Burton's Corpse Bride
The title is strange – since this is not really a movie about Tim Burton's marriage to a corpse – but it well indicates a certain anxiety about authorship that occasionally overtakes directors since the day when Federico Fellini was the first to officially incorporate his surname into a film title.
There is in fact a co-director, animator Mike Johnson, who receives equal billing in the credits (he previously worked on The Nightmare Before Christmas  and James and the Giant Peach ). Burton, however, wants us to be absolutely clear whose "vision" is being put across in this swift and merry tale of the undead.
Since Beetlejuice (1988), Burton has deftly exploited a certain imaginative concept that allows him to dip daintily into the "dark side" while ending up firmly on the sunny side of the street. There is no moral ledger of good or evil, no Heaven or Hell, in his work – only the living and the dead, occupying separate realms. The land of the dead is a spooky but fundamentally whimsical place for Burton, and never more so than in Corpse Bride.
Bones break, eyeballs fall from skull sockets and maggots scoot around bodily remains, but this never stops the eternal round of Cab Calloway-style musical numbers, drinking and revelry. The dead, in fact, seem to have a lot more fun than the stuffy, repressed living – exactly as in the tale in Italo Calvino's Invisible Cities where the "real" world is characterised by anal retention, and the "shadow world" is where everyone lets go. Like Calvino, Burton certainly knows how to appeal to the sensibility of small children.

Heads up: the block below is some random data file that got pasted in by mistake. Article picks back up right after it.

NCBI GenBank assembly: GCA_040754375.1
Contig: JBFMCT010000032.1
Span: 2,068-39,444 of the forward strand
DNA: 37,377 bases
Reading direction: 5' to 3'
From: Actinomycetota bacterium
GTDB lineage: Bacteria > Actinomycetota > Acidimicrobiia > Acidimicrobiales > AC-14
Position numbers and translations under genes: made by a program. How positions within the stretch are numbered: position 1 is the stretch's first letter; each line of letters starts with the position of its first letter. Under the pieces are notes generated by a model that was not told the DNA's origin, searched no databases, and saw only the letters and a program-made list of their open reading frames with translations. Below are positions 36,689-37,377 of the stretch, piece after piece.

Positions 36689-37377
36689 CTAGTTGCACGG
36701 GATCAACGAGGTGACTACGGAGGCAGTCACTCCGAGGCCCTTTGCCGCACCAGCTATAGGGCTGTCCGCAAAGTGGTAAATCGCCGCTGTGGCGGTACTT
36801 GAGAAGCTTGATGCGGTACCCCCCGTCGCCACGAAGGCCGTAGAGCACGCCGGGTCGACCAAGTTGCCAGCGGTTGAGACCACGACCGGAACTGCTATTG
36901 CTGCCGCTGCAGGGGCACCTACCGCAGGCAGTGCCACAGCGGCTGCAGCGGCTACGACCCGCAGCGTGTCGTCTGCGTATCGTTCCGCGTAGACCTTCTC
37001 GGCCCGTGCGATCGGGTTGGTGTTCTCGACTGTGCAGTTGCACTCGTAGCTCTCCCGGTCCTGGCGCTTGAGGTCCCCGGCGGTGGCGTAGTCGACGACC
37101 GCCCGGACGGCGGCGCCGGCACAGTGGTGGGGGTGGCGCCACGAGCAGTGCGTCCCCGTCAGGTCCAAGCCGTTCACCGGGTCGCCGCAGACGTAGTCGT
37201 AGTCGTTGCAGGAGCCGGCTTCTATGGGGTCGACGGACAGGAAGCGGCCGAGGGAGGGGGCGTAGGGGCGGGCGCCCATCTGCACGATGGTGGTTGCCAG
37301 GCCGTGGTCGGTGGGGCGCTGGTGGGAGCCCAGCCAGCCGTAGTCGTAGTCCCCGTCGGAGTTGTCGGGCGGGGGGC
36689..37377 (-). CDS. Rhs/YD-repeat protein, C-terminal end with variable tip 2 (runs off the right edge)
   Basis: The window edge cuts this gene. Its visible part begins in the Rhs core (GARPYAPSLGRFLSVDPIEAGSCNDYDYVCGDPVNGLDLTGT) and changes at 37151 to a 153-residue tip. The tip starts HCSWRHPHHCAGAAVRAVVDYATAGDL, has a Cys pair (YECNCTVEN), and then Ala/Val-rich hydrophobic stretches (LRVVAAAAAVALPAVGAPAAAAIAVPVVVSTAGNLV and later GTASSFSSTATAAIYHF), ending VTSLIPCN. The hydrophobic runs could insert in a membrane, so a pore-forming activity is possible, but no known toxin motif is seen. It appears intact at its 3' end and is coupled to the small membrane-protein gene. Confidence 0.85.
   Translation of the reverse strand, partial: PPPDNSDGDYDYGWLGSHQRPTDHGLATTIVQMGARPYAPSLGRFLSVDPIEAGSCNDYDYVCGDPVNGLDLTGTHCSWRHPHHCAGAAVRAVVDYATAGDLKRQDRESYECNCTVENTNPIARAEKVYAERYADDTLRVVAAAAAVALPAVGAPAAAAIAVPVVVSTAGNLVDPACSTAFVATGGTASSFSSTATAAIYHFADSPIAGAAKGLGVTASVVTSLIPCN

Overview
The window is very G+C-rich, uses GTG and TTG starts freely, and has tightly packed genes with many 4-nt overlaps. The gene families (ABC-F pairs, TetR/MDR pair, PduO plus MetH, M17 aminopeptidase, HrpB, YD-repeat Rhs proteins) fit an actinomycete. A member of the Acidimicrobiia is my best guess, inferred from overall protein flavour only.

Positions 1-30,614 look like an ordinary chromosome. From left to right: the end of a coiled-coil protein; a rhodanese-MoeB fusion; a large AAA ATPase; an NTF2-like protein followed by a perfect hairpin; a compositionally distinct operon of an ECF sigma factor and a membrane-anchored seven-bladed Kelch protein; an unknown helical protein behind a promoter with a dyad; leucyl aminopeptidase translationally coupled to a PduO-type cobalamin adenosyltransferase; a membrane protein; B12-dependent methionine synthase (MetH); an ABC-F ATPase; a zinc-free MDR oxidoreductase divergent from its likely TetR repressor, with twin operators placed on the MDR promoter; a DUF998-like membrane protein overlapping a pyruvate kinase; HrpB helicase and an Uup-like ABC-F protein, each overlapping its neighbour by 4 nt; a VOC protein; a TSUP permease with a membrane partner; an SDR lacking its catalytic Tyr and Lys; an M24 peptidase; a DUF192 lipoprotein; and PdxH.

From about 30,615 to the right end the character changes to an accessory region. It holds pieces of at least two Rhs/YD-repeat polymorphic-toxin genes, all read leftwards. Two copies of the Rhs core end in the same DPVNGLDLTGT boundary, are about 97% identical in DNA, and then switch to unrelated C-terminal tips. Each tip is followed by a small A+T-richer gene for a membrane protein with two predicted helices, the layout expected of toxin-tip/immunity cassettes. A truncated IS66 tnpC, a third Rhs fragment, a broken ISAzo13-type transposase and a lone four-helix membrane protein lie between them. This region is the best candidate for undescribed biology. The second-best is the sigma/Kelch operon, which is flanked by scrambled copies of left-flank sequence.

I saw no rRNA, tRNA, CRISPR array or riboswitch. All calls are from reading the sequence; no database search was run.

The only thing that upsets the cosmic balance of these two worlds is when Victor (voiced by Johnny Depp), momentarily fleeing the prospect of an arranged marriage to Victoria (Emily Watson), finds himself in a dark wood, placing his wedding ring on a twig – which just happens to be the finger of the Corpse Bride (Helena Bonham Carter), buried in the ground.
Burton, whether in his live action or animation projects, tends to be less interested in plot intrigue than what we might call "description" – the leisurely evocation of a milieu, a period, a style of architecture, a way of life (or death). There are few plot complications in Corpse Bride, but the story really comes to life in the scenes where Victoria and the Bride compete for the attention of the confused Victor, who only wants to do good by everyone.
As a work of animation, Corpse Bride is inventive and ingenious – betting on the now old-fashioned appeal of stop motion animation with models (subtly enhanced with digital processes). Burton tips his hat to Ray Harryhausen (Jason and the Argonauts, 1963), but he might be better advised, at this point, to revisit the more extreme and violent style of Harryhausen's mentor, Willis O'Brien (King Kong, 1933). Danny Elfman's jaunty musical stylings are also becoming a little too familiar and repetitive.
However, a film like Corpse Bride stands or falls on whether it arouses a sense of wonder in us. And here there can be no doubt that Burton's visual imagination indeed wins the day. The sight of the Bride dancing in her tattered dress in the moonlight takes us back to the finest passages of Edward Scissorhands (1990), Ed Wood (1994) or Sleepy Hollow (1999).
© Adrian Martin November 2005